Could you describe Folino’s work at the Walnut and her costume design for this production in particular?
Bernard: The first costume you see the young American in is pale off-white, slightly yellow, and the last dress she wears in Oscar Wilde’s Act 4 is white, white muslin. It’s also informed by Parisian fashions at the time, because of Wilde’s reference to “American women always get their clothes in Paris.” So when Mary researched the period and the costumes, she also researched what costumes, what dresses were being designed in the early 1890s in Paris.
The black dress, worn by Mrs. Arbuthnot, was only for Act 2 and 3, and it’s called for. Oscar actually refers to the “woman in black,” and so Lord Illingworth immediately says, “Yes, what a charming woman in black.”
The costume is also spelled out for Hester, the young American girl. It has to be a woman in white muslin. Oscar Wilde has put it in the script, in the dialogue. You would be absolutely foolish, and wrong, if you didn’t follow Oscar’s direction.
Director Bernard Havard on Oscar Wilde
Bernard: “The only difference between the saint and the sinner is that every saint has a past, and every sinner has a future.”
“To win back my youth, Gerald, there is nothing I wouldn’t do—except take exercise, get up early, or be a useful member of the community.”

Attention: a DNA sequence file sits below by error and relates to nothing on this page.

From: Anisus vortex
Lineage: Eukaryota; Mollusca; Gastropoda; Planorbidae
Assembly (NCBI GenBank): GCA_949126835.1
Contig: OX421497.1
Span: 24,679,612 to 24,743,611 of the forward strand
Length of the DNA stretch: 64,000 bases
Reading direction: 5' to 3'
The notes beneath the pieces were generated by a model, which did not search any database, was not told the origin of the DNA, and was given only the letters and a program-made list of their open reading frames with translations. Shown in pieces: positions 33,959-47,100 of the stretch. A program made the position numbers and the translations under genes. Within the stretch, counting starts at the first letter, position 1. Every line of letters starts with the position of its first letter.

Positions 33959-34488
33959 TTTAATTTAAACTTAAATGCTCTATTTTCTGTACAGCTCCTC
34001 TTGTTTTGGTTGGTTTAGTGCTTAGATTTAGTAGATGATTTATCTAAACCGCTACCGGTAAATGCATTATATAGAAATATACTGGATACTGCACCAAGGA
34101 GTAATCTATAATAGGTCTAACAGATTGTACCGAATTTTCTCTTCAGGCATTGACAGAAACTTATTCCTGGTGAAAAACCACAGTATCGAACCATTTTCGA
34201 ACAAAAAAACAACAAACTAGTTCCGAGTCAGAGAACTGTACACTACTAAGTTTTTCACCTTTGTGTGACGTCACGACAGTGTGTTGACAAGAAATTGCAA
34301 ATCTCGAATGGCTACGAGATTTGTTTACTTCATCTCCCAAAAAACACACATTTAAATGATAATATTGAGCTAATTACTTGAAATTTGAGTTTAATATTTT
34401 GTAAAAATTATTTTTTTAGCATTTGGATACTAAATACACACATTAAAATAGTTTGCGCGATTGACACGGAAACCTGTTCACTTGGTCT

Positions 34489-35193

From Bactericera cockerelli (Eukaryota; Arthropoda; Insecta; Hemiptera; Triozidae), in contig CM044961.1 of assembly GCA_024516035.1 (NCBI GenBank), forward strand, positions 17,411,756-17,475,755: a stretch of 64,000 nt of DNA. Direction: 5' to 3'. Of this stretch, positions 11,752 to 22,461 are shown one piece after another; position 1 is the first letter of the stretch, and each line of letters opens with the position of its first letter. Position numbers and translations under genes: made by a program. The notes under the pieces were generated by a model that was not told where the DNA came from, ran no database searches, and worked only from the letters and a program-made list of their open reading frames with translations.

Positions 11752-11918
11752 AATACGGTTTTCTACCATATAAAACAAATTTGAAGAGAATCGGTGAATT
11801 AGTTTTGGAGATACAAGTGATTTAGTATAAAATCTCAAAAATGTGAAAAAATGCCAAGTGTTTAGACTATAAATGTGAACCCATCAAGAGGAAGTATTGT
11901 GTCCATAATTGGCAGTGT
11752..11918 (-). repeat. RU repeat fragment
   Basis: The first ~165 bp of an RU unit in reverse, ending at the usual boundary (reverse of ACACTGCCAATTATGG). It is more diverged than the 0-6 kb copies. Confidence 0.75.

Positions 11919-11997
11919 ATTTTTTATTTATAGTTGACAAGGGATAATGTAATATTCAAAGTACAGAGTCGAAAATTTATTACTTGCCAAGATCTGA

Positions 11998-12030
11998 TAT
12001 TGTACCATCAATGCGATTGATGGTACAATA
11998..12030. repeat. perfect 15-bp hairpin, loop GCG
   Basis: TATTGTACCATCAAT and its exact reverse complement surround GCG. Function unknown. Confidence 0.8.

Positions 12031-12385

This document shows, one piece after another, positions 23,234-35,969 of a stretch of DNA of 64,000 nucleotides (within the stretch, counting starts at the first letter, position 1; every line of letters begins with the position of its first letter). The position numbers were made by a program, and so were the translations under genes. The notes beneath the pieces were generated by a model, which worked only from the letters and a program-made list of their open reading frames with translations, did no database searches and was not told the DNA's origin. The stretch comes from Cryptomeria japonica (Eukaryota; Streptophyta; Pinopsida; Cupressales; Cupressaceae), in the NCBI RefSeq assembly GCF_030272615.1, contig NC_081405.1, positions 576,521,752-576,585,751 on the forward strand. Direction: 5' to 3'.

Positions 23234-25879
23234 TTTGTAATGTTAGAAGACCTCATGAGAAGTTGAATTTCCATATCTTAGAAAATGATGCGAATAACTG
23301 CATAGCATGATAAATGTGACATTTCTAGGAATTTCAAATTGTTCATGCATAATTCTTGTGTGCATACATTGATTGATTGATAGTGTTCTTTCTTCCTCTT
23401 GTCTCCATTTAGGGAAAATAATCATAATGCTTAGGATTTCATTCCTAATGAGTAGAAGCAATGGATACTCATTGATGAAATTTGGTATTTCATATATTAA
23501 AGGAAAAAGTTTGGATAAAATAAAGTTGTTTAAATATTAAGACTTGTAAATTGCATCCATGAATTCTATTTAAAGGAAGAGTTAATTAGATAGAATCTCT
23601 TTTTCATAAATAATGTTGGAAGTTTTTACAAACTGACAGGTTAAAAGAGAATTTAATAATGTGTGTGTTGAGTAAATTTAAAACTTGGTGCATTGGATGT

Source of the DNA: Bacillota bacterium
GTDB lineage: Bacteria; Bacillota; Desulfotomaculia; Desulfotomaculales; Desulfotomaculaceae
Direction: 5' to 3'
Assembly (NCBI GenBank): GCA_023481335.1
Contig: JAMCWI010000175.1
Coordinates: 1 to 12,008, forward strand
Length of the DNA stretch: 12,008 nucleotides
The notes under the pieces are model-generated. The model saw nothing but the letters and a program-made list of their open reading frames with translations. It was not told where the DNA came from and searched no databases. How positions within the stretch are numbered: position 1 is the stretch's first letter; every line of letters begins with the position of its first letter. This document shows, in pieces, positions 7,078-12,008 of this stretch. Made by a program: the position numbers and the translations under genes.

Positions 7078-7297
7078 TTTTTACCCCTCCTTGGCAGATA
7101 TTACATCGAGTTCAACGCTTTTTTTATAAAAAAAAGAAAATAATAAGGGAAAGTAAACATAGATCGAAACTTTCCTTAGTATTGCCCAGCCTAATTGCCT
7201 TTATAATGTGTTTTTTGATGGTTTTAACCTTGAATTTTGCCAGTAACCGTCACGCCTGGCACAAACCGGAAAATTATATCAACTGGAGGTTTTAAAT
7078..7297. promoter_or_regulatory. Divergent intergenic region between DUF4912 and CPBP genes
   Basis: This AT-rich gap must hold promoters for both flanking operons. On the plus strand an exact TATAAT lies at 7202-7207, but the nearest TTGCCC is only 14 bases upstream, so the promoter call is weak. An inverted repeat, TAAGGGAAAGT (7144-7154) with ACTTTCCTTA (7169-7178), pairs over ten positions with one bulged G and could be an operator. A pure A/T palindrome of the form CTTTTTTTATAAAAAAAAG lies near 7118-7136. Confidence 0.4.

“The English country gentleman galloping after a fox—the unspeakable in full pursuit of the uneatable.”
There’s just wit everywhere. There are so many quotes in this play, each one more famous than the next. I love them all.
Henrik: Tell us something that very few people know about you.
Bernard: The one thing I will tell you that I did in the past that informs my life is work as a short order cook and a sous chef in London, even though I didn’t get that far. I was cooking to support myself as a young actor, rather than driving a taxi or working as a waiter.
Preparing meals for people and seeing the satisfaction they get from a well-prepared meal is the same satisfaction I get from preparing a well-prepared play.
Henrik: I appreciate the way you greet people on opening night. As a theater reviewer, I feel always honored, as if you were saying, “You’re all doing a lot of hard work, too.”
Bernard: It’s a brotherhood. The people who support the theater are not a large group, probably less than, I don’t know, 3% of our country who enjoy what we’re doing. We have to embrace our audiences. They’re precious people. Without them, the theater doesn’t exist.
This interview was originally published by Phindie on February 20, 2020.
For the other two parts of this three-part interview, click these links:
Part 1, Risks can lead to financial loss: Interview with Bernard Havard on A WOMAN OF NO IMPORTANCE at the Walnut Street Theatre, and
Part 2, As if Oscar Wilde himself had arrived on the Walnut stage: Interview with Bernard Havard on casting and working with his actors.